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|Greter Ortega and Edilso Reguera|
|Center for Applied Science and Advanced Technology (CICATA-Legaria), Mexico|
|Posters & Accepted Abstracts: Mod Chem Appl|
|In recent years, magnetic beads and nanoparticles (mainly magnetite) are reported, patented and commercialized as new platforms to improve ELISA (enzyme linked immunosorbent assay) performances. However, most of these technologies can be costly and impractical for the diagnosis of certain endemic and epidemic diseases in underdeveloped countries, where a considerable amount of patient samples must be studied. On the other hand, the most important application of paper (cellulose material) support of sensors by the scientific community has been the development of new paper-based analytical devices such as paper based ELISA assays. However, their sensitivity is currently more than ten times lower than that of traditional ELISA. This contribution reports a novel magnetic paper–based ELISA using core–shell [email protected] nanoparticles supported on a Whatman paper-like new solid immunoassay platform specifically for IgM-dengue antibodies recognition as the proof-of-concept target for antibodies isotype IgM detection. Affordable procedures to deposit magnetite nanoparticles on cellulose paper sheets (Whatman type-1 and ss903) and to conjugate such nanoparticles with antihuman-IgM antibodies using polydopamine as linker are reported. Structural features, magnetic behavior, coating homogeneity, and the nanoparticles/ linked antibodies ratio were determined. Additionally, magnetic paper – based ELISA for IgM-dengue antibodies detection provides a system with improved analytical response (two orders more sensitive with a 700 times lower limit of detection (LOD) than traditional ELISA or using magnetic beads without depositing), appropriate accuracy for real sample detection, low cost, easy manufacturing, and effortless and easy handling. Finally, a novel transducer based on quantum dots contained in polymeric capsules is proposed to be coupled in the magnetic paper–based ELISA for enhancing analytical response.|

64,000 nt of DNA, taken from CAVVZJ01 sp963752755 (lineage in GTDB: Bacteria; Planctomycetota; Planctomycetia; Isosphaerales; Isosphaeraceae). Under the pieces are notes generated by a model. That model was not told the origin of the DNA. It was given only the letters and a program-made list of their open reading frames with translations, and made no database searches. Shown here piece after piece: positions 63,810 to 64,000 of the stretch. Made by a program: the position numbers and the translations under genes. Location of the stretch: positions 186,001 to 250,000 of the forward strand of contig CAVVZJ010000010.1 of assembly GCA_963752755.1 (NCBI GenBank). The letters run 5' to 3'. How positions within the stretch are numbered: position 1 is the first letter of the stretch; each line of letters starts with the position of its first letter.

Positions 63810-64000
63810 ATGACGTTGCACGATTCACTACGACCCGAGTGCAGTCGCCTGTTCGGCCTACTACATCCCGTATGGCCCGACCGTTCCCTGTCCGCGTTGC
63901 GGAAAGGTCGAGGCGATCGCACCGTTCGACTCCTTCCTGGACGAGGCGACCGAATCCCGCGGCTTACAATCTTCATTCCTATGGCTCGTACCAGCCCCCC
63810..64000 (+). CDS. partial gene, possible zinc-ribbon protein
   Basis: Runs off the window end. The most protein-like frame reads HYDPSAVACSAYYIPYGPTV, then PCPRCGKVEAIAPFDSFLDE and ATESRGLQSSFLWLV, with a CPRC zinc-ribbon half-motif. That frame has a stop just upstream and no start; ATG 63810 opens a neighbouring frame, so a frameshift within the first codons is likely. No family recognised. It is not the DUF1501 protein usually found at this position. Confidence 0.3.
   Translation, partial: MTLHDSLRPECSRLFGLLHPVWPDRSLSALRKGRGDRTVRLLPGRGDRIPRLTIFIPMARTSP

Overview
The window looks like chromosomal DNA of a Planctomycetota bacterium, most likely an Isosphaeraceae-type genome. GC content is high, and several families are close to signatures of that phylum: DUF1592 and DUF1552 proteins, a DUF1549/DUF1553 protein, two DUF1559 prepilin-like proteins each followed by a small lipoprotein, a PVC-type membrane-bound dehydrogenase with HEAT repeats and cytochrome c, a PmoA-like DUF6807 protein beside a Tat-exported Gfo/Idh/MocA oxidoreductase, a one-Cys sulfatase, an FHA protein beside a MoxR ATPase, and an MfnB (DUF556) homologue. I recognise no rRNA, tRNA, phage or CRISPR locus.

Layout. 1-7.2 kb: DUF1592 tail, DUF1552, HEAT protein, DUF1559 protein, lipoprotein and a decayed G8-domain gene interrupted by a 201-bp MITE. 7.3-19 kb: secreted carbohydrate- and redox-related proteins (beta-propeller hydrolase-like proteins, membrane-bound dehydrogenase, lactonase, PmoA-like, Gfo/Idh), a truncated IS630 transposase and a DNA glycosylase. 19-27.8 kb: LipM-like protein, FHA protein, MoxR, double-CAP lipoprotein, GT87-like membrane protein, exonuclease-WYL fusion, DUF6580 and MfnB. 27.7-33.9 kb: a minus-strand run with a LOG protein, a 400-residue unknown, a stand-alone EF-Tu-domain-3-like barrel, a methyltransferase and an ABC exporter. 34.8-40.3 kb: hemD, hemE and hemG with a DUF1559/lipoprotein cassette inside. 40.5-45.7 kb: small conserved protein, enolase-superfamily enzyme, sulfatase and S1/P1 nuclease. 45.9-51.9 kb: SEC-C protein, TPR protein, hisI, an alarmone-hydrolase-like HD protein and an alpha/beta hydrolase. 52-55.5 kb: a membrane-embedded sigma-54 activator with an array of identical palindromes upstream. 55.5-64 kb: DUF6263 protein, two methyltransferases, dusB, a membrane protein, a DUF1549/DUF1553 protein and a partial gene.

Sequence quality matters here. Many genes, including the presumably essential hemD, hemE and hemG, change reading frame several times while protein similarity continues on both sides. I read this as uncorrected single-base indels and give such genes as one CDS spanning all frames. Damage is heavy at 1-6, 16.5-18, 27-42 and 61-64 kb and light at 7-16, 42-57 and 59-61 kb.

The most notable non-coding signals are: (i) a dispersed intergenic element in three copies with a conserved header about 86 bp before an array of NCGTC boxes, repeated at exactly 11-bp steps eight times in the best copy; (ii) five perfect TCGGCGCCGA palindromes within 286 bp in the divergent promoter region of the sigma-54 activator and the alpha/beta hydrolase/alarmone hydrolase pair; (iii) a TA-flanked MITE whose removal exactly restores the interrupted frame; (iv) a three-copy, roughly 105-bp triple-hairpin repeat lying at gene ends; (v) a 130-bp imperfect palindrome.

Greter Ortega completed her Bachelor of Science in Chemistry and Master of Science in Chemistry at University of Havana, Cuba in 2012 and 2015, respectively. At present, she is a graduate teaching Assistant in Department of Inorganic Chemistry, Faculty of Chemistry, University of Havana and a PhD student at Center for Applied Science and Advanced Technology of IPN, Legaria Unit, Mexico. She has published two research articles and participated in 10 international scientific meetings held in Cuba, Mexico and Spain and has done research on the synthesis, functionalization and the use of the novel properties of metal, magnetic and semiconductor nanoparticles to design nanostructured biosensors.
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